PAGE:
Councillors advised to proceed with new Anderson High School
The future of Shetland’s biggest capital project will be decided by councillors on Thursday, with officials recommending the go-ahead.
Members of the services committee will discuss whether to allow revised plans for the new Anderson High School in Lerwick to be submitted to the SIC’s planning department.
If approved, work on the site could start in the autumn, with completion expected in December 2012.
If the school clears this week’s hurdle, a planning application should be submitted next month.
A report by executive director of education and social care Hazel Sutherland recommends the £49 million development should go ahead on the current planned site at the Knab. This comes nine months after a larger design was dramatically scaled back to reduce the overall cost.
Some councillors have called for other sites, such as Clickimin or Seafield, to be considered instead of the Knab. But the report recommends the current site be retained for the new development.
Any change in location, it says, would mean detailed surveys and designs having to be redone, leading to a delay of 18 months to two years.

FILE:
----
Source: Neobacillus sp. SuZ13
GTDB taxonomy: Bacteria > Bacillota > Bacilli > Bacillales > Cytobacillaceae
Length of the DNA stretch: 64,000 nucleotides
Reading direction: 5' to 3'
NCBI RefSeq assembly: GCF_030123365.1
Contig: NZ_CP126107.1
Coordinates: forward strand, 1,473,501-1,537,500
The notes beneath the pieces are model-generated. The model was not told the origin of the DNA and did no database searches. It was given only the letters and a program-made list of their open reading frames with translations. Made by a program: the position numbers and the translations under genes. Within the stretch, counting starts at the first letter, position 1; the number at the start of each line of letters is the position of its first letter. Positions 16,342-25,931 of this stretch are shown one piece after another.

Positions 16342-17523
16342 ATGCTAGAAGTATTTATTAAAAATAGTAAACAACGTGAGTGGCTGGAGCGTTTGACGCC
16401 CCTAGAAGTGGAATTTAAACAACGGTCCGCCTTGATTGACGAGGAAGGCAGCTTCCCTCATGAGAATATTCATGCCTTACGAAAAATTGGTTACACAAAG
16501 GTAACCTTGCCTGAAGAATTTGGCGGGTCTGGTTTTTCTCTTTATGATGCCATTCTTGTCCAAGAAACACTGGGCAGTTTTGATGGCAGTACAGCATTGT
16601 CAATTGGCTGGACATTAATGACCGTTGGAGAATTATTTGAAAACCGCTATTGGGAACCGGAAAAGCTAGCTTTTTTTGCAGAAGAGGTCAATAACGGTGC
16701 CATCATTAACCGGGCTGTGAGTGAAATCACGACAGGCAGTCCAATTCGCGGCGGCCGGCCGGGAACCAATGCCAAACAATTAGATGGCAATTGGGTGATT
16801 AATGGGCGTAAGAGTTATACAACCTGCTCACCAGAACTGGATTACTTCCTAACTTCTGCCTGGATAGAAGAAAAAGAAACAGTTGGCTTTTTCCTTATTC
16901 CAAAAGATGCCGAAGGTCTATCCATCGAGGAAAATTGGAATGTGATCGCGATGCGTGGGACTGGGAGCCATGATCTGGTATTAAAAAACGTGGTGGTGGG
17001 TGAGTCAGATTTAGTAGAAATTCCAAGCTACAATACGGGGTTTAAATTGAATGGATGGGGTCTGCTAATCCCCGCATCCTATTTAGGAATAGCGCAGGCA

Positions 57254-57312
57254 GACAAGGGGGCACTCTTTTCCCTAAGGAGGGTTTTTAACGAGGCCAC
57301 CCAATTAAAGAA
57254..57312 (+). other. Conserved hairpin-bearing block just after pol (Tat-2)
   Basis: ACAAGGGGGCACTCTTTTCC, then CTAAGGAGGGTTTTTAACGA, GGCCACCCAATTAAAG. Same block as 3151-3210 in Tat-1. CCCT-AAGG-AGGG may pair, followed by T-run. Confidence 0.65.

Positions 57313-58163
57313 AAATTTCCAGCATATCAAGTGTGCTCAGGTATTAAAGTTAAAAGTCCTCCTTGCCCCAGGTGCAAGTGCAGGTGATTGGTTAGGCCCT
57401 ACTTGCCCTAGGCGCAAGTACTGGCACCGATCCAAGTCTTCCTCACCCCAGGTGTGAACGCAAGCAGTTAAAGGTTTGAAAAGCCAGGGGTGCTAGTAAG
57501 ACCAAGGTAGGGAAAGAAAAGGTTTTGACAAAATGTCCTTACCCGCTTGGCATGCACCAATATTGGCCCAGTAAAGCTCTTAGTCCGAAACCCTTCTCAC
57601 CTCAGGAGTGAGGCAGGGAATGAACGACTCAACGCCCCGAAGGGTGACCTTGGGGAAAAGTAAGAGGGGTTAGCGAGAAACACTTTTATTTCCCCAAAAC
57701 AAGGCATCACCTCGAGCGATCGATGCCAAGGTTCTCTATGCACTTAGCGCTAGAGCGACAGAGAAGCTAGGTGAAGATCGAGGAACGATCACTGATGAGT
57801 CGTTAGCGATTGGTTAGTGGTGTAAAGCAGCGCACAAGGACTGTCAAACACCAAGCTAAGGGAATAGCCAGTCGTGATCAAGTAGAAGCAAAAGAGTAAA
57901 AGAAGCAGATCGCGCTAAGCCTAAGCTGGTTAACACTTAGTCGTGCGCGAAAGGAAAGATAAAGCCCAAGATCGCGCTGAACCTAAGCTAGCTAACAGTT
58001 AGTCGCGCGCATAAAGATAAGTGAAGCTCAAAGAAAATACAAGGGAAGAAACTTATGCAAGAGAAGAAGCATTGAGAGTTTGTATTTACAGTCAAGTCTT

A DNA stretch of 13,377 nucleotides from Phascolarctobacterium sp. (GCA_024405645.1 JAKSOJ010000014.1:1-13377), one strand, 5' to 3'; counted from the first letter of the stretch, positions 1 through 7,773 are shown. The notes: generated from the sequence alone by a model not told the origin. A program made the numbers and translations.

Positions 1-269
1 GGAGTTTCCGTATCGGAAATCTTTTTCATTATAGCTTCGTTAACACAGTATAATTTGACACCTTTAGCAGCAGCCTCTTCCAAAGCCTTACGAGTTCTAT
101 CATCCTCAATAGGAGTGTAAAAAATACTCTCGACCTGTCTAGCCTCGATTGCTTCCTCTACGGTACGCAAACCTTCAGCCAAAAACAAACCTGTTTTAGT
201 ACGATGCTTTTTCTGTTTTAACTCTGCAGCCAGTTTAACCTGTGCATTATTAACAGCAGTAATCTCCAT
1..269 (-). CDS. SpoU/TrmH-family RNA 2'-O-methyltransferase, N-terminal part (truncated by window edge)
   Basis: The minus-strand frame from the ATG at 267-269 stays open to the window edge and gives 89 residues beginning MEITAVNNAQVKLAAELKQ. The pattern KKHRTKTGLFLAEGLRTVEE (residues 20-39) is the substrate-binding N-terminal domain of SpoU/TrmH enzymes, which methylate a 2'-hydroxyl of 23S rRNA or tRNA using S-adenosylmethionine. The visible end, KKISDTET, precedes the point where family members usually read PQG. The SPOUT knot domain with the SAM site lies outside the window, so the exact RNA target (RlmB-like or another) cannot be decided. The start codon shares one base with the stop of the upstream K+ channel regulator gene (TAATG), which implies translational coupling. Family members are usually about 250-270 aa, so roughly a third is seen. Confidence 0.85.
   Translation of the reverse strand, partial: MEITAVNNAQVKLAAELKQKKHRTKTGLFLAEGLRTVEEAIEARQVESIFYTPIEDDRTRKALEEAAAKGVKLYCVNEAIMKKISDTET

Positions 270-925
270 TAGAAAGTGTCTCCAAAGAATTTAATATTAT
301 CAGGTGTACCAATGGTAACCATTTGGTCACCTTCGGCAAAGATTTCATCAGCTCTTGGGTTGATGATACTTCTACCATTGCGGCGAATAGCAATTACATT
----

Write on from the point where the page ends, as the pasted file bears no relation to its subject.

The estimated cost of developing alternative sites could range from £4.7 million – in the case of Seafield – to £8 million at Clickimin.
Should the school go ahead at the Knab, a certain number of pupils and staff will have to be decanted before construction work can progress.
Because the proposal will involve the demolition of the music block, the music department will be set up in the new Bruce Hostel.
Meanwhile, the demolition of the games hall will lead to pupils receiving PE lessons at either the Clickimin Centre or at Gilbertson Park in the short term.
Despite the threatened disruption, council officials are anxious that work on replacing the old school should progress as soon as possible.
The current Anderson High is falling well below standard, with the school having to close its doors to pupils almost a regular basis because of leaky pipes.
The latest came as senior pupils were busily revising for prelim exams.